Re: Not even Newbe, Wantabe - addenda (1)

Subject: Re: Not even Newbe, Wantabe - addenda (1)
From: Peter Collins <peter -dot- collins -at- BIGFOOT -dot- COM>
Date: Sun, 27 Sep 1998 04:59:14 +1000

Dick Margulis wrote:" HCI - I haven't the foggiest. Anyone?"

Guilty! I have put this mnemonic in several replies to those seeking
contacts for technical writing opportunities down Australia way. But
in my own defense, I believe have always indicated, explicitly or by
the context, that it is a company name.

HCI is a Sydney, Australia, management consulting and communication
services company which includes technical writing and editing among
its services. Web, email info -at- hci -dot- com -dot- au -dot- I am
registered with HCI as a contract writer and they find me contracts
among their clients in what I guess is the usual way.

I believe the letters HCI stand for "Hard Copy Interactive" which may
be a humourous reference to:


Single Source Documents, also known as DPD (Dual Purpose Documents) -
generally, computerised documents that can be rendered into more than
one output format or viewing context from the single source or input
file without requiring any further changes to be made to file

The claimed benefits of SSD include ease of update maintenance as
there is only ever one latest version of the document. The claimed
disadvantages include the inability to exploit all the extensions
"that will enable Web pages to do even more wonderful things than they
do now" with, say, XML (q.v.).

Output formats include 'hard copy' (computer printed or offset printed
onto paper), WinHelp (q.v.) whether structured as a browsable document
(q.v.) or as context help (q.v.), PDF (q.v.), HTML (q.v.) and
doubtless others. A variety of tools are available to do this. The
simplest and perhaps most widely distributed example would probably be
Microsoft Word in Office97, which will allow you to print the document
or 'Save As' HTML to view as a web page.


quod vide (Latin), 'which see'


Microsoft help file format, usually with extension '.hlp'. A compiled
browsable document format, which m this case means that the resulting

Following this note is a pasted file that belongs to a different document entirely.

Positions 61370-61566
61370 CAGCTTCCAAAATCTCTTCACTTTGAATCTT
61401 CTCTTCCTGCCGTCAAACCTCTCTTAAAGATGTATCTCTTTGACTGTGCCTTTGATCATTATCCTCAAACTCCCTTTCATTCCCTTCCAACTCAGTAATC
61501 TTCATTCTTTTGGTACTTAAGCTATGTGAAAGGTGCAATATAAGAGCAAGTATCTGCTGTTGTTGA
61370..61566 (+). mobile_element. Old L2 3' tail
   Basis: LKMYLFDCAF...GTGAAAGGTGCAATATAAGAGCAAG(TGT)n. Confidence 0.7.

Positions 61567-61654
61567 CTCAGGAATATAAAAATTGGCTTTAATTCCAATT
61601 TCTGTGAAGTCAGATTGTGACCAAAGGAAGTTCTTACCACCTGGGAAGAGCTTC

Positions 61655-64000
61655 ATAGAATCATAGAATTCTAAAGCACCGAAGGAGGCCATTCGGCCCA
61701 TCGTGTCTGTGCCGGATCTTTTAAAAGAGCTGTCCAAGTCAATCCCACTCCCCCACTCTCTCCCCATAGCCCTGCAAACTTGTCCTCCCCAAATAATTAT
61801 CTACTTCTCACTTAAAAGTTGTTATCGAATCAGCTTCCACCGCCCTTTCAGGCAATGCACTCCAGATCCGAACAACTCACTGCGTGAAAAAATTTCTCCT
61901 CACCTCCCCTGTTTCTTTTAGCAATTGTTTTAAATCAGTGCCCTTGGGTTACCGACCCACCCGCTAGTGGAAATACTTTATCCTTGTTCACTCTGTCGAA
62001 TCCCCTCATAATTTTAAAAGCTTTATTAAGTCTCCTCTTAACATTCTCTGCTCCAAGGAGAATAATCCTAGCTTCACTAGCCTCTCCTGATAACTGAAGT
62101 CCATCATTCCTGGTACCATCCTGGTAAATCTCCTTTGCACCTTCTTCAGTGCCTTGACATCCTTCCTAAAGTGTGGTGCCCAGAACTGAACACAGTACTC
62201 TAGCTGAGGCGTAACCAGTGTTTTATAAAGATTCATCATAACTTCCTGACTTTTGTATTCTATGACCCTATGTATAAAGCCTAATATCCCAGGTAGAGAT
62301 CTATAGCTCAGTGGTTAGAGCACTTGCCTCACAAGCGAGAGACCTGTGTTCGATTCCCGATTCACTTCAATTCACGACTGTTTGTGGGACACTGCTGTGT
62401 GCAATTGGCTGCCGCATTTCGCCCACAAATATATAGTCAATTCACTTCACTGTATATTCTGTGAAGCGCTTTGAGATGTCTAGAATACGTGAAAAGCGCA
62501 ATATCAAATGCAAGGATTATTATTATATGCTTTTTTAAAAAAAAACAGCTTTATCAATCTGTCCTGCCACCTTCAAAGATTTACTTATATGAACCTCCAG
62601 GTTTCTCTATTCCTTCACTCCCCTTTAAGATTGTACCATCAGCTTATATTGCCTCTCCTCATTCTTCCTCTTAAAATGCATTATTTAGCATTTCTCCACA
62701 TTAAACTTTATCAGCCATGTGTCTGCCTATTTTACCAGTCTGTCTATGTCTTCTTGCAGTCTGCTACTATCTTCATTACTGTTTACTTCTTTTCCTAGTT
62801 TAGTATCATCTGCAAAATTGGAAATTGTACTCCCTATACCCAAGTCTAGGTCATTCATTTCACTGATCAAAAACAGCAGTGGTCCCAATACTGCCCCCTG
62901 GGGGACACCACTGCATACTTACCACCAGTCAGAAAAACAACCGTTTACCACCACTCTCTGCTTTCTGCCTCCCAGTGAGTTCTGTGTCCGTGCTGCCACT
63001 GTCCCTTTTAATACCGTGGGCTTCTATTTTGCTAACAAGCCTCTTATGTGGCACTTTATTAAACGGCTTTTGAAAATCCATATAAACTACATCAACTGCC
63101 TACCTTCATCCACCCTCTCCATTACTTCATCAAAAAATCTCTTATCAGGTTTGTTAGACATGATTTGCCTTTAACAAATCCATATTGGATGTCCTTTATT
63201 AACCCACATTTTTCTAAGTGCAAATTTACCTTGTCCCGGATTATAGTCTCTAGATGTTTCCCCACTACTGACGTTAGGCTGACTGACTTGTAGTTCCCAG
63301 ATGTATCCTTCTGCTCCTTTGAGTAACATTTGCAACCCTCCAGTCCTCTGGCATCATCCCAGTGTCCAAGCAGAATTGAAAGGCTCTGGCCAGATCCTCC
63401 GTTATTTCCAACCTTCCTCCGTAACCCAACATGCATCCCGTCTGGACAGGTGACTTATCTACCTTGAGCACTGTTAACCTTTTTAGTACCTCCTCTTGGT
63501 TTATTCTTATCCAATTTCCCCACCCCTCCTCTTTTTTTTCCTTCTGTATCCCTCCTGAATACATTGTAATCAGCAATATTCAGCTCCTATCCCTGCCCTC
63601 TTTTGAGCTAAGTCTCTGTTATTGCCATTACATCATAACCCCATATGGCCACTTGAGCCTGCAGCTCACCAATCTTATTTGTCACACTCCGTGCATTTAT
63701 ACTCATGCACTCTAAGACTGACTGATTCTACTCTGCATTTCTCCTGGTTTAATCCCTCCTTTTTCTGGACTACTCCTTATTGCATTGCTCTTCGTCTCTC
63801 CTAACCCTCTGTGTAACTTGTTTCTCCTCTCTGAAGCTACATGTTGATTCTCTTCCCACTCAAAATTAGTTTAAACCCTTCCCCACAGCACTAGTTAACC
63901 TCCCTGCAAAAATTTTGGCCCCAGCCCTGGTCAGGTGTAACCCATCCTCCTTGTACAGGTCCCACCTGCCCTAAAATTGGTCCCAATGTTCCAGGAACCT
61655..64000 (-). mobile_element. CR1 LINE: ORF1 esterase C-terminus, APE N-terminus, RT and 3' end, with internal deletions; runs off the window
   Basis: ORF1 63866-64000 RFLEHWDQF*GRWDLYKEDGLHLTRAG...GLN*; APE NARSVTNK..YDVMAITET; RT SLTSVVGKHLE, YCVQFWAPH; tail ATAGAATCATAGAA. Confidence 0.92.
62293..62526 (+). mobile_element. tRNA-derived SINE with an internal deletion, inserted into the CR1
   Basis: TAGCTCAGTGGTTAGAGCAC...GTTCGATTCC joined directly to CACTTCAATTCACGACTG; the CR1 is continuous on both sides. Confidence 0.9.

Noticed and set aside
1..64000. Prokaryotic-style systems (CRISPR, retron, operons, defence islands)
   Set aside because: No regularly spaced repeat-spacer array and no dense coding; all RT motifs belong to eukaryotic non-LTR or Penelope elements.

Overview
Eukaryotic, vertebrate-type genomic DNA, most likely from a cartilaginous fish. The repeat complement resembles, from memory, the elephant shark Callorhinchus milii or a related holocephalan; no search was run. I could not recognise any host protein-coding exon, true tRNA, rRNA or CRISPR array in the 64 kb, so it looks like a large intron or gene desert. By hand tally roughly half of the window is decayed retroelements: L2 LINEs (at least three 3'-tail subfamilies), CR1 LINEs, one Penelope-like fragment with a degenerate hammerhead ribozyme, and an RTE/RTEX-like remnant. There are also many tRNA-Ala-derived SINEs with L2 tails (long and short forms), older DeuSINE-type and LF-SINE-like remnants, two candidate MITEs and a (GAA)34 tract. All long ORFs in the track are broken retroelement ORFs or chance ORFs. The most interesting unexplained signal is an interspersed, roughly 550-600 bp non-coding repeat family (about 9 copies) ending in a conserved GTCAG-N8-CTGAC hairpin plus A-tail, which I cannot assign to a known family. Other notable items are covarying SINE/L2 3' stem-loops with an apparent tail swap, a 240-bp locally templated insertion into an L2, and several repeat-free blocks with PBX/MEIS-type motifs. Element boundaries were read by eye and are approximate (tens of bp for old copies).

hlp file is not in ASCII (American Standard Code Interchange Interface
(perhaps)) with tags (see </RANT>) and thus can generally only be
viewed with the matching Microsoft Winhelp program.

Context help

A Winhelp document explicitly for users of a given computer
application so that at any point in their use of the application they
can automatically have displayed the particular documentation of that
point, or documentation about the correction of any error they may
have made in that use, as the case may be. The documentation and the
computer application must both be designed to interact in this way.

Browsable document

one that is compiled or includes markup tags, in a specific format,
for example HLP, PDF, HTML, XML, etc., so that it will have the
desired appearance when displayed by a browser program such as Winhelp
(for HLP), Acrobat (for PDF) or Netscape (for HTML), or other.


(Latin) pl. (plural) of Addendum - A thing to be added.


(Latin), 'above'

Actually, I doubt we need to explain anything that can be found in the
standard non-computing, english language literature or dictionaries.

Enough fun for one night!
Peter Collins, VIVID Management Pty Ltd,
26 Bradleys Head Road, MOSMAN 2088, Australia
+61 2 9968 3308, fax +61 2 9968 3026, mobile +61 (0)18 419 571
Management Consultants and Technical Writers
email: peter -dot- collins -at- bigfoot -dot- com ICQ#: 10981283
web pages:

From ??? -at- ??? Sun Jan 00 00:00:00 0000=

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